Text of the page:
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Concept# Uncertainty principle

Summary

In quantum mechanics, the uncertainty principle (also known as Heisenberg's uncertainty principle) is any of a variety of mathematical inequalities asserting a fundamental limit to the product of the accuracy of certain related pairs of measurements on a quantum system, such as position, x, and momentum, p. Such paired-variables are known as complementary variables or canonically conjugate variables.
Introduced first in 1927 by German physicist Werner Heisenberg, the uncertainty principle states that the more precisely the position of some particle is determined, the less precisely its momentum can be predicted from initial conditions, and vice versa. In the published 1927 paper, Heisenberg originally concluded that the uncertainty principle was ΔpΔq ≈ h using the full Planck constant. The formal inequality relating the standard deviation of position σx and the standard deviation of momentum σp was derived by Earle Hesse Kennard later tha

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This Master thesis focus on a preliminary analysis of the experimental data obtained during the PETALE program in the CROCUS reactor at EPFL. The objective of PETALE is to validate neutron nuclear data for stainless steel and its main elements –namely iron, nickel, and chromium– and to contribute to the reduction of their uncertainties. For this purpose, transmission experiments were performed using activation dosimetry in separate reflectors made of the four materials. The manuscript is separated in three main parts. In the first part, after a presentation of the experimental setup, the measured spectra of the irradiated dosimeters are analysed. The results obtained with the methodology developed at EPFL are compared with those obtained by the collaboration partner CEA. The second part details two supplementary studies. First an experiment was performed and analysed to assess the impact of position uncertainties of core centre dosimeters. It was estimated to be 0.14 % for a position uncertainty of ±5 mm. The second study dealt with the estimation of PETALE’s monitors dead time. A dead time correction model was applied on a stable period experiment, and validated against activation dosimetry experiments. The power underestimation was estimated at 5 % at 80 W. The last part presents a comparison between experimental results and Serpent simulations of PETALE’s experiments using the JEFF-3.3 nuclear data library. In total twenty experiments were modelled and compared with their respective experiment. In this preliminary study, the results show a general agreement in the thermal range. An underestimation of the transparency of nickel and chromium for neutron with an energy of 2 MeV is observed. At higher energies, around 8 MeV, the chromium transparency is strongly overestimated. Finally, only a slight overestimation of the transparency to 2 MeV neutron is observed for iron and stainless steel reflectors. Outlooks are provided for the next steps of the analysis and validation, as well as for prospects on a longer term.

2021The high energy physics unfolding problem is an important statistical inverse problem in data analysis at the Large Hadron Collider (LHC) at CERN. The goal of unfolding is to make nonparametric inferences about a particle spectrum from measurements smeared by the finite resolution of the particle detectors. Previous unfolding methods use ad hoc discretization and regularization, resulting in confidence intervals that can have significantly lower coverage than their nominal level. Instead of regularizing using a roughness penalty or stopping iterative methods early, we impose physically motivated shape constraints: positivity, monotonicity, and convexity. We quantify the uncertainty by constructing a nonparametric confidence set for the true spectrum, consisting of all those spectra that satisfy the shape constraints and that predict the observations within an appropriately calibrated level of fit. Projecting that set produces simultaneous confidence intervals for all functionals of the spectrum, including averages within bins. The confidence intervals have guaranteed conservative frequentist finite-sample coverage in the important and challenging class of unfolding problems for steeply falling particle spectra. We demonstrate the method using simulations that mimic unfolding the inclusive jet transverse momentum spectrum at the LHC. The shape-constrained intervals provide usefully tight conservative inferences, while the conventional methods suffer from severe undercoverage.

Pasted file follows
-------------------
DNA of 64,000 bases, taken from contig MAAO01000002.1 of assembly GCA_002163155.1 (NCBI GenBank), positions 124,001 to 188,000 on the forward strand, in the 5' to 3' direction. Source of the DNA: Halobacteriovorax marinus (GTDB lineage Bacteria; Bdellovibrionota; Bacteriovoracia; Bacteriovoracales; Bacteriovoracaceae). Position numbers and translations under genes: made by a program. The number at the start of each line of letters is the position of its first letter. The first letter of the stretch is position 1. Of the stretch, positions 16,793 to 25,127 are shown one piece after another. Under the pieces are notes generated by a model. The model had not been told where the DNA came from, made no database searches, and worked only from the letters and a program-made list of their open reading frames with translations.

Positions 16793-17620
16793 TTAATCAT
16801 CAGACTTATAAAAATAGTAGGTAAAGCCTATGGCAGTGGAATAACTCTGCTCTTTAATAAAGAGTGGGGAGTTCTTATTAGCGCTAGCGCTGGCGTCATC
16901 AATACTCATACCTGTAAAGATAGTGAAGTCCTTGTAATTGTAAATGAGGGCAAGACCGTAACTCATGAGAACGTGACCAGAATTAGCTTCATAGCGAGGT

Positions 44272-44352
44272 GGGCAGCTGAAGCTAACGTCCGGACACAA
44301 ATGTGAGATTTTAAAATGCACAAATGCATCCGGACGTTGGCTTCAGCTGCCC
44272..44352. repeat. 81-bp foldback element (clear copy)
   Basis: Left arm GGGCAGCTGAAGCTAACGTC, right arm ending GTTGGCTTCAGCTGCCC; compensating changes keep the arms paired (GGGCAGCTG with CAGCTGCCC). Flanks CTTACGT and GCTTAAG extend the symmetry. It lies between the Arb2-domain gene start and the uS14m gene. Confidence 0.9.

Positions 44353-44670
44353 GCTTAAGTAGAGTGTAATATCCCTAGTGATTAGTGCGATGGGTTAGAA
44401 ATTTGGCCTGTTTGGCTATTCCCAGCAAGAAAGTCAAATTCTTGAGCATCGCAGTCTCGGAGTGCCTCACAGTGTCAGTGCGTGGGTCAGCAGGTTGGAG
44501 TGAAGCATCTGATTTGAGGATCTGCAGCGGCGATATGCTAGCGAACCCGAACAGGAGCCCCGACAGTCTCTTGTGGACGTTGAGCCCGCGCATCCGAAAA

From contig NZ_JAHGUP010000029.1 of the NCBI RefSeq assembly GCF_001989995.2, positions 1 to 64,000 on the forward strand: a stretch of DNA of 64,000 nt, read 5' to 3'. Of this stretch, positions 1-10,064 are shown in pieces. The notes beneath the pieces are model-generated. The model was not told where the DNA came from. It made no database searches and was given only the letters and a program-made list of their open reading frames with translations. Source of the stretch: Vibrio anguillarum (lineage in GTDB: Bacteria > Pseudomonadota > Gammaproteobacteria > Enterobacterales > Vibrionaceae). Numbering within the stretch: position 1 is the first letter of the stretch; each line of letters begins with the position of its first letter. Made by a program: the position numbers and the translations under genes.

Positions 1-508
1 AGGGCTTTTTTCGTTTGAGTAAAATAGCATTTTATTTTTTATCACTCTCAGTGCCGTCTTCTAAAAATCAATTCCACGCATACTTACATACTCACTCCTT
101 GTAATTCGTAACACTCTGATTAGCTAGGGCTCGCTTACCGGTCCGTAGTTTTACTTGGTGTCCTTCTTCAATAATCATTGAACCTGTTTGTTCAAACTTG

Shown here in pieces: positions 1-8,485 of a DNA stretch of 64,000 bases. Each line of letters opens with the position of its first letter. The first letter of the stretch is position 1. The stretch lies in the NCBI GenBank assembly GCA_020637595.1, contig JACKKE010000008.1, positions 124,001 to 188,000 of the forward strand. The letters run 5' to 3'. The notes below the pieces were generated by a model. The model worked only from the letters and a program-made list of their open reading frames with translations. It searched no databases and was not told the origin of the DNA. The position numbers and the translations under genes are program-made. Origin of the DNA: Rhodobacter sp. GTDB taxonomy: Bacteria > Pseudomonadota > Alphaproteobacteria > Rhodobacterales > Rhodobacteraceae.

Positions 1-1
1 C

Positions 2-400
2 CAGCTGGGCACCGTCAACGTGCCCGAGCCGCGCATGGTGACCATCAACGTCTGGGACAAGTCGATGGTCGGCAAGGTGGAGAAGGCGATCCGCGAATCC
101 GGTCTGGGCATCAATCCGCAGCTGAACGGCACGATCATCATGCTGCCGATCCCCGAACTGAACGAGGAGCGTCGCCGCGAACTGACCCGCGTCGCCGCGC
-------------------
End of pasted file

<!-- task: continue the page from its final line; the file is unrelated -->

Alexander Aures, Andreas Pautz, Winfried Zwermann

The impact of nuclear data uncertainties is studied for the reactor power and the reactivity during control rod withdrawal transients with reactivity insertions of 0.5$and 0.97$, respectively, for a PWR mini-core model. Multi-group cross sections, the multiplicities of both prompt and delayed neutrons, and fission spectra are varied by the application of the random sampling-based method XSUSA with covariance data of SCALE 6.1 supplemented by JENDL-4.0. The varied multi-group data are used by TRITON/NEWT to generate varied 2-group cross sections, which are then applied in neutron-kinetic/thermal-hydraulic calculations with DYN3D-ATHLET. A significant impact on both the reactivity uncertainty and the power uncertainty is observed. Since the distributional properties of the output time series vary across the problem time, the distribution-free Wilks tolerance limit is applied as a robust uncertainty measure to complex time series patterns. The most contributing nuclide reactions to the power uncertainty are identified via sensitivity analysis. (C) 2019 Elsevier Ltd. All rights reserved.